Assuming for present purposes the truth of defendants' factual allegations -- that the fourteen-year old Matthew arrived at the emergency room with injuries sustained as a result of being kicked in the neck by his mother -- defendants and Linda Calbi cannot be deemed joint tortfeasors and the legislation regarding the rights of joint tortfeasors has no application here. See, e.g., New Milford Bd. of Educ. v. Juliano, 219 N.J. Super. 182, 185 (App. Div. 1987). Their alleged torts were separate in nature and time, and the policy interest in distributing liability for the plaintiff's loss among joint tortfeasors, as revealed by the legislation cited, is not implicated. See, e.g., Cherry Hill Manor Assoc. v. Faugno, 182 N.J. 64, 75 (2001); Brodsky v. Grinnell Haulers Inc., 181 N.J. 102, 114 (2004).

However, where successive torts are alleged, the initial tortfeasor is "potentially liable for all the natural and proximate injuries that flow from the initial tort, including the consequences of medical treatment caused by his [or her] wrong." Ciluffo v. Middlesex Gen. Hosp., 146 N.J. Super. 476, 483 (App. Div. 1977). In addition, each successive tortfeasor obtains the right to a credit from the other to the extent necessary to "avoid duplicating compensation to the plaintiff." Daily v. Somberg, 28 N.J. 372, 386 (1958).*fn3 Accordingly, although defendants did not have a right to contribution, because they and Linda Calbi cannot be considered joint tortfeasors, defendants are entitled -- as alleged successive tortfeasors -- to pursue a claim for indemnification from Linda Calbi.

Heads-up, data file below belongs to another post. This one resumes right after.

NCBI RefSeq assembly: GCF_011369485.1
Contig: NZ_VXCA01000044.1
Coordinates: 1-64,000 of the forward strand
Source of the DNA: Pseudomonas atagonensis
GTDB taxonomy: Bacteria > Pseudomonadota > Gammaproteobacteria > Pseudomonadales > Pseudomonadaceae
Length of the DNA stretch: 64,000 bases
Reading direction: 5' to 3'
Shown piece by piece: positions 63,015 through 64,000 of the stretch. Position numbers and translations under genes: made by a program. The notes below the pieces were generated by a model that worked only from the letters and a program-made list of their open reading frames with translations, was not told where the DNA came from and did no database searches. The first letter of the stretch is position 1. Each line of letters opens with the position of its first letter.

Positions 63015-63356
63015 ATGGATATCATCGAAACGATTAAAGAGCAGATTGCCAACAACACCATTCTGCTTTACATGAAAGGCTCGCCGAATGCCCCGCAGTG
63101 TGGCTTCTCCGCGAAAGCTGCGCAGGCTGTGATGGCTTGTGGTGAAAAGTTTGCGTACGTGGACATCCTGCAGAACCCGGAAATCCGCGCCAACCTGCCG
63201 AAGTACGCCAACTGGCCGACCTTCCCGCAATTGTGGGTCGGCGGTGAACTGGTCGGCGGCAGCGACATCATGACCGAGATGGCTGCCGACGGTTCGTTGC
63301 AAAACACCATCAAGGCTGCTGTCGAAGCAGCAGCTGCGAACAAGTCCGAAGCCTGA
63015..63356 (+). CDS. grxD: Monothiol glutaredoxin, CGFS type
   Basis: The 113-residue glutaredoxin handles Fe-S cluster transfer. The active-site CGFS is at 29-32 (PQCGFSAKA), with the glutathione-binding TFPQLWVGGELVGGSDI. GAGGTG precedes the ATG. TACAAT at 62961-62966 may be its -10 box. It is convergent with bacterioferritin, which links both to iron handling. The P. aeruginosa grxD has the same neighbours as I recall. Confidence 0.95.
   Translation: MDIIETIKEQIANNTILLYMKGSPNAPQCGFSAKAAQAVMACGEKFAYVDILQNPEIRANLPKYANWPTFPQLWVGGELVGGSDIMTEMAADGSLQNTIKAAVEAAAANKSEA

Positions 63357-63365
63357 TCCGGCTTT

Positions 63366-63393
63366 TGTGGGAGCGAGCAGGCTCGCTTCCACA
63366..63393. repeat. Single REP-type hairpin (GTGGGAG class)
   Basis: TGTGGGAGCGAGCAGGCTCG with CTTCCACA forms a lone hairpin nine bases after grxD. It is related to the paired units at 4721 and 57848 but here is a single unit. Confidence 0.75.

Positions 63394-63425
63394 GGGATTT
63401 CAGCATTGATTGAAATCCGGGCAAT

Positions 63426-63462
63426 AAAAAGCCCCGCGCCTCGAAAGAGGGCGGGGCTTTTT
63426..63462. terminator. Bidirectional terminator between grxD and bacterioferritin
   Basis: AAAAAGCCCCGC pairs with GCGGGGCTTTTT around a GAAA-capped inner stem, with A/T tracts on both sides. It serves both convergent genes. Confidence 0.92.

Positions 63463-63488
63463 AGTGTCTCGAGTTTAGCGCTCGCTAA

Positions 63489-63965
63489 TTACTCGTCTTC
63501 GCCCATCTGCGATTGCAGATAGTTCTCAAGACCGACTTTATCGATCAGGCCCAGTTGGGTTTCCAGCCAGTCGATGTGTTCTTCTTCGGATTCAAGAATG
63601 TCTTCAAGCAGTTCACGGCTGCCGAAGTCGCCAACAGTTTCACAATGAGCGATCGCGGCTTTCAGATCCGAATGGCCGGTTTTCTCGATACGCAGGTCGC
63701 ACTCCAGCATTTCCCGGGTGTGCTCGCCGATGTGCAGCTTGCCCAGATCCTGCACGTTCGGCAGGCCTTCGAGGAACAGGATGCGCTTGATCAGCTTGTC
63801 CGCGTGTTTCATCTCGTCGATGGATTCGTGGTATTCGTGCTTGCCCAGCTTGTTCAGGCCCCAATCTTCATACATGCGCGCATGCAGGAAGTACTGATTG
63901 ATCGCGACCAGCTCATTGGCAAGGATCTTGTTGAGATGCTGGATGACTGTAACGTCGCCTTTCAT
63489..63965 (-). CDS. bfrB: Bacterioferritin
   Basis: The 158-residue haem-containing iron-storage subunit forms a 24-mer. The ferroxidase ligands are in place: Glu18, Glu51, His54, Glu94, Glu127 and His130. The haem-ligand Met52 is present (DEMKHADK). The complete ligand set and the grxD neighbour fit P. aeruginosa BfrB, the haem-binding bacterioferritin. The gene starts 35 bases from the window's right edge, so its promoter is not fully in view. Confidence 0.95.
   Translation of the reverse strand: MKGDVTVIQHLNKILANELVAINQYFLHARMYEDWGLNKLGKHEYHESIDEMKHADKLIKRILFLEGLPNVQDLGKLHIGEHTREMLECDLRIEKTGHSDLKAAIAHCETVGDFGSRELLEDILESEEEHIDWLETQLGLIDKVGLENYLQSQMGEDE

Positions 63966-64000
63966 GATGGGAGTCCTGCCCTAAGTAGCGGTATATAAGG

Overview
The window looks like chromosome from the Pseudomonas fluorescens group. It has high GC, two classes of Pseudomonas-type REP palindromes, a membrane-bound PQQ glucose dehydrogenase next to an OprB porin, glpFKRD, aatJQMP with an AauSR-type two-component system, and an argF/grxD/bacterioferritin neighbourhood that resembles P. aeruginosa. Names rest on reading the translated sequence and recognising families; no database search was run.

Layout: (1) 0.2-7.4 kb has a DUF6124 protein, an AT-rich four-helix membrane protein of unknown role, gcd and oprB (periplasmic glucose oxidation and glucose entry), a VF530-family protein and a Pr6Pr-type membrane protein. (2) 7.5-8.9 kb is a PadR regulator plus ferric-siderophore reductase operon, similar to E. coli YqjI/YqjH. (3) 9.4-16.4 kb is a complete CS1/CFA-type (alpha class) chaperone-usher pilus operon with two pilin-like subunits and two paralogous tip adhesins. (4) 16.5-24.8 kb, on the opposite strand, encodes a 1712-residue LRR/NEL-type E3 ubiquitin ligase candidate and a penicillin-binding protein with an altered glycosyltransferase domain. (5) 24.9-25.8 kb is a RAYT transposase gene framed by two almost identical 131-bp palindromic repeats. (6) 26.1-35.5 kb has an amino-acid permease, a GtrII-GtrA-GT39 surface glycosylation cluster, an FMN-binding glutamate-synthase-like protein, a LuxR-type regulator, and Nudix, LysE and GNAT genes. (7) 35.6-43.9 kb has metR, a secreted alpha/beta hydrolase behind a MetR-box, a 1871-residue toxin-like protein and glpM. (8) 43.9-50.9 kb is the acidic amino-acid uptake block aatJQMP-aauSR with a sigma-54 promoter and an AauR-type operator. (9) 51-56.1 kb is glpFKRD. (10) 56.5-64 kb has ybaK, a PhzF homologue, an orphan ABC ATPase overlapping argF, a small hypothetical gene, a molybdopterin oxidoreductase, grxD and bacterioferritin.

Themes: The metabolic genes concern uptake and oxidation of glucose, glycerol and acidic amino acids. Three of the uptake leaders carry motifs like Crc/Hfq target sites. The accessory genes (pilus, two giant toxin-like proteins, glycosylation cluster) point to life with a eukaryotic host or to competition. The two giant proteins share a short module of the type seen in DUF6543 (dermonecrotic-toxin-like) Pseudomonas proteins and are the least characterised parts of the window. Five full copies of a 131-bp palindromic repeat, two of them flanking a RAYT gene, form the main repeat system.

Plaintiff does not question defendants' right to maintain an action for indemnification against Linda Calbi. Instead, he argues that the claim should not have been included in this civil action or, if properly permitted, should be severed and tried separately. As we have already indicated, we did not grant leave to appeal the order that permitted the third-party action against Linda Calbi and need not comment further on the judge's exercise of discretion in that regard. We permitted this interlocutory appeal only to consider whether the trial judge erred in refusing to sever the claims. Now that the matter has been fully briefed, we conclude that the problems, which plaintiff contends would result from a single trial of all claims, have not yet ripened. As a result, we find no error in the trial judge's refusal to sever the claims at this time. Our view is shaped by the current status of defendants' claim for indemnification.